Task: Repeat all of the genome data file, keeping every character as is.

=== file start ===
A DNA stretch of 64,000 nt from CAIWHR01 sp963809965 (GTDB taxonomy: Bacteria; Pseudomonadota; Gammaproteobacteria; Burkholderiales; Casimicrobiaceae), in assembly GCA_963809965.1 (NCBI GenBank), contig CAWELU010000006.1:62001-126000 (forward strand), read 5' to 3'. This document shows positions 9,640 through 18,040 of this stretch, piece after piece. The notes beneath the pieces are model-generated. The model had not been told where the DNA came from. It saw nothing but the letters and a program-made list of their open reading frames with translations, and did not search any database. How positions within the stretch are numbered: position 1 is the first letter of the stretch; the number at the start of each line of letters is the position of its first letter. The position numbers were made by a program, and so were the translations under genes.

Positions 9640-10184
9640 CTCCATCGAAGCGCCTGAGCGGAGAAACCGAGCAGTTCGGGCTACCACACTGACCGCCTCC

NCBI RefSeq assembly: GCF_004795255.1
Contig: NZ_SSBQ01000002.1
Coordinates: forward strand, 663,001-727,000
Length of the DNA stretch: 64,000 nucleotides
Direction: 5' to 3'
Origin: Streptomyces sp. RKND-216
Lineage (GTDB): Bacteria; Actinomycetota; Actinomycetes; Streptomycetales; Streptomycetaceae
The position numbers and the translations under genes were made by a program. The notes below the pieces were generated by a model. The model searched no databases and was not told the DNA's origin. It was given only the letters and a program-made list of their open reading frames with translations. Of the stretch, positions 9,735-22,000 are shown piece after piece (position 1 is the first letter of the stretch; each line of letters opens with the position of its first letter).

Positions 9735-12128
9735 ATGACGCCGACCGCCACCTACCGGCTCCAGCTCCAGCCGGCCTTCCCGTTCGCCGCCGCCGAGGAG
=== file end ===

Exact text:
A DNA stretch of 64,000 nt from CAIWHR01 sp963809965 (GTDB taxonomy: Bacteria; Pseudomonadota; Gammaproteobacteria; Burkholderiales; Casimicrobiaceae), in assembly GCA_963809965.1 (NCBI GenBank), contig CAWELU010000006.1:62001-126000 (forward strand), read 5' to 3'. This document shows positions 9,640 through 18,040 of this stretch, piece after piece. The notes beneath the pieces are model-generated. The model had not been told where the DNA came from. It saw nothing but the letters and a program-made list of their open reading frames with translations, and did not search any database. How positions within the stretch are numbered: position 1 is the first letter of the stretch; the number at the start of each line of letters is the position of its first letter. The position numbers were made by a program, and so were the translations under genes.

Positions 9640-10184
9640 CTCCATCGAAGCGCCTGAGCGGAGAAACCGAGCAGTTCGGGCTACCACACTGACCGCCTCC

NCBI RefSeq assembly: GCF_004795255.1
Contig: NZ_SSBQ01000002.1
Coordinates: forward strand, 663,001-727,000
Length of the DNA stretch: 64,000 nucleotides
Direction: 5' to 3'
Origin: Streptomyces sp. RKND-216
Lineage (GTDB): Bacteria; Actinomycetota; Actinomycetes; Streptomycetales; Streptomycetaceae
The position numbers and the translations under genes were made by a program. The notes below the pieces were generated by a model. The model searched no databases and was not told the DNA's origin. It was given only the letters and a program-made list of their open reading frames with translations. Of the stretch, positions 9,735-22,000 are shown piece after piece (position 1 is the first letter of the stretch; each line of letters opens with the position of its first letter).

Positions 9735-12128
9735 ATGACGCCGACCGCCACCTACCGGCTCCAGCTCCAGCCGGCCTTCCCGTTCGCCGCCGCCGAGGAG